Snapshots

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Snapshot,
Fumio Kishida

Next year marks the 70th anniversary of the atomic bombings of Hiroshima and Nagasaki, offering a unique opportunity to forward Japan's vision for a nuclear-free world.

Snapshot,
Nate Schenkkan

The sanctions war between Russia and the West is hurting Russian consumers. But it is buoying the fortunes of several post-Soviet states hungry for Russian markets -- and advancing Putin's vision of a tighter Eurasian community. 

Snapshot,
Mohsen Milani

It is not particularly surprising that the United States is on the verge of rapprochement with Iran. What is surprising, however, is how it's coming about -- not through negotiations over the fate of Tehran’s nuclear program, but as a result of the battle against ISIS.

Snapshot,
Adam Heffez and Noam Raydan

Most people who look at war-torn Syria can’t help but see the tragedy. But some are starting to treat Syria as something else entirely: an investment opportunity.

Snapshot,
Arthur Herman

Compared with the most sophisticated weapons systems in use today, tunnels have withstood the test of time. There’s no way to know how long drones or lasers or anti-missile defense systems will last, but as long as there is warfare, tunnels will almost certainly be part of the fight.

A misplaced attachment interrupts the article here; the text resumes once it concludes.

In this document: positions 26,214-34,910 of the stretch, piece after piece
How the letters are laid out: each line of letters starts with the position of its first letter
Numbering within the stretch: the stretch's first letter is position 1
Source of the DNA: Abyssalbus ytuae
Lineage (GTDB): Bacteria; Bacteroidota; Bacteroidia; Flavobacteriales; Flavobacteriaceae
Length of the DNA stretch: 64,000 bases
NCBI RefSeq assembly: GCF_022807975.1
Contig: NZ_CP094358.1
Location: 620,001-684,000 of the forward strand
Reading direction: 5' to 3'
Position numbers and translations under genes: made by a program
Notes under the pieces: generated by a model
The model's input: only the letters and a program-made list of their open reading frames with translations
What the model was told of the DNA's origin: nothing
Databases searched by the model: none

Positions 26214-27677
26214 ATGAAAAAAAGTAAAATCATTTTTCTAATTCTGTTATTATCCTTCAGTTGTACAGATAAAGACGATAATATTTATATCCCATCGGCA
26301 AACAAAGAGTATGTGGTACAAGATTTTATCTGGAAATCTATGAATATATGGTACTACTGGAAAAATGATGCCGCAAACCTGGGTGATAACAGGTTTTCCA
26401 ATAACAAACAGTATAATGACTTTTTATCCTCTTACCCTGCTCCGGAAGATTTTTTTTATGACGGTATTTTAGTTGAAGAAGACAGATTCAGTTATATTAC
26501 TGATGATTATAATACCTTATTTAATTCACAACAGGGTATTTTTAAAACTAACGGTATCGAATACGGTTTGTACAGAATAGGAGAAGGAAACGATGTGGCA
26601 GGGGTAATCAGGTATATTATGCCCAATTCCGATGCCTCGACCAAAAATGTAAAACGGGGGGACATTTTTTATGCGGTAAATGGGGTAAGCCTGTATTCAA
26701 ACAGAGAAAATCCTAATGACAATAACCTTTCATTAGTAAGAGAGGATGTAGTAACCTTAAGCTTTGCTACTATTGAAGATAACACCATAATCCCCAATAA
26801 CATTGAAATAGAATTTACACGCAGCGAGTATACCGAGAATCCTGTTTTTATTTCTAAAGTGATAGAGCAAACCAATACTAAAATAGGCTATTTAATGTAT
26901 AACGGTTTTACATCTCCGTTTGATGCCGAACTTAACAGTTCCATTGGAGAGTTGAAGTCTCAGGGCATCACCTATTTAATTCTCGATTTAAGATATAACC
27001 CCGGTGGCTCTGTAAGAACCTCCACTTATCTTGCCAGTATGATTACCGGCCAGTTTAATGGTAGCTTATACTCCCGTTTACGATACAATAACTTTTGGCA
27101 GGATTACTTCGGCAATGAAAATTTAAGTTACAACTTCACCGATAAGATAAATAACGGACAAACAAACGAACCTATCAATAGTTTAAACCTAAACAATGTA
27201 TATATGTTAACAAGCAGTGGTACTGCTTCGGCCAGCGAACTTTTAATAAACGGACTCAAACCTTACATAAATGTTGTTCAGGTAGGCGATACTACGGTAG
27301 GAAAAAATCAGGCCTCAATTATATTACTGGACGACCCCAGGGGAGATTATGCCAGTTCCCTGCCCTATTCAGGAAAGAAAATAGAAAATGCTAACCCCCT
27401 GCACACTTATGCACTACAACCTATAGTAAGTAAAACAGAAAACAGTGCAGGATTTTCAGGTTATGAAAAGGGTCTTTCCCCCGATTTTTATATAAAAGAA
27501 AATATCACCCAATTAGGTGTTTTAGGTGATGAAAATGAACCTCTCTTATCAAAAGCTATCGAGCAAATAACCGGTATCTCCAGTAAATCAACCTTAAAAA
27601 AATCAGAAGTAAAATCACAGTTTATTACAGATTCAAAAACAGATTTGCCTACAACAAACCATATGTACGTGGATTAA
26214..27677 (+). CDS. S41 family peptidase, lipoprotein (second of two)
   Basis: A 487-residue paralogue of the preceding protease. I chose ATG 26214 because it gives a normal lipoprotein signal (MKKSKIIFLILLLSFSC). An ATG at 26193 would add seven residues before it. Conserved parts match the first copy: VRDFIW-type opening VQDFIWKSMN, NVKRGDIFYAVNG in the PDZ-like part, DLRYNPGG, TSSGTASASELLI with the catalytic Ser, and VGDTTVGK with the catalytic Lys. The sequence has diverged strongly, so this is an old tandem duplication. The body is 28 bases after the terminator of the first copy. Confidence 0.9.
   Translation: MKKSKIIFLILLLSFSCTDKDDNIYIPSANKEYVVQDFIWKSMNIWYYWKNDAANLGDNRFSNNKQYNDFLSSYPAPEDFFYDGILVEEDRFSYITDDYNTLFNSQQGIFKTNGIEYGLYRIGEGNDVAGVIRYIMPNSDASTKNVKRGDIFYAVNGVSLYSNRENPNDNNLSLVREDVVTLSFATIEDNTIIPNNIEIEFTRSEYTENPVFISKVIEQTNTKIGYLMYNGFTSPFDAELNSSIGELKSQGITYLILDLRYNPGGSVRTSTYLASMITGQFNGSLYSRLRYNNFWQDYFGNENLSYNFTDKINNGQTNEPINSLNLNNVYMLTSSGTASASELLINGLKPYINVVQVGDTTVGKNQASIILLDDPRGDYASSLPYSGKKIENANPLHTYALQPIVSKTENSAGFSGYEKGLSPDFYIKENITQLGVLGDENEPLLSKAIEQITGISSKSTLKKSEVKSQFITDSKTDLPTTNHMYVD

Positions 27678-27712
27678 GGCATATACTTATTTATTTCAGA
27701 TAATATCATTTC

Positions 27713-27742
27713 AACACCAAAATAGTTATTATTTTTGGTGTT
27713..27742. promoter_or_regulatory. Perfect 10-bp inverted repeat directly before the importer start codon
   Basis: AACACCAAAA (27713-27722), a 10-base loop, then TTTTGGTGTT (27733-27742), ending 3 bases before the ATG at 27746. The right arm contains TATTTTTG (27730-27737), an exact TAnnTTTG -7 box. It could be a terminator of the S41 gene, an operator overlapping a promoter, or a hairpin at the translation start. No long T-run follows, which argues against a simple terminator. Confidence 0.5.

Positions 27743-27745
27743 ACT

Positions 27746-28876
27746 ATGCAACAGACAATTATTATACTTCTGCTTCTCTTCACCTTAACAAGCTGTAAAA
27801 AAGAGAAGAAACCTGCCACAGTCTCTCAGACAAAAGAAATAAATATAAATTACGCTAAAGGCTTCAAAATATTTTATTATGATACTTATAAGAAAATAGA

Snapshot,
Steven Simon

Despite the pandemonium in the Middle East, Sykes-Picot seems to be alive and well. That shouldn’t be surprising. Land borders settled via negotiation, especially when sealed by treaty, tend to be stable, even where relations between the neighboring states remain volatile or even hostile.

Snapshot,
Gregory Clark

The United States cherishes an image of itself as a country that invites in the world’s tired, its poor, and its huddled masses. In reality, the country isn't capable of transforming the life opportunities of disadvantaged populations.

Snapshot,
Seth Kaplan

Life in Nigeria's largest city is changing for the better, offering a potential lesson for struggling states looking to stage a turnaround: mayors and city councils are more likely to embrace positive change than legislatures and presidents -- and far more quickly and effectively.

Snapshot,
Nimmi Gowrinathan

Reports that women have formed their own brigade within the Islamic State of Iraq and al-Sham (ISIS) have confounded experts -- and worried them. For many, the idea of women as violent extremists seems paradoxical. Why should women want to join a political struggle that so blatantly oppresses them?

Snapshot,
Henri J. Barkey

Geography and realpolitik have been cruel to the Kurds. Divided among four countries, they have been easy prey for anyone willing to engage in mischief and machinations in the region -- and engage the United States has.

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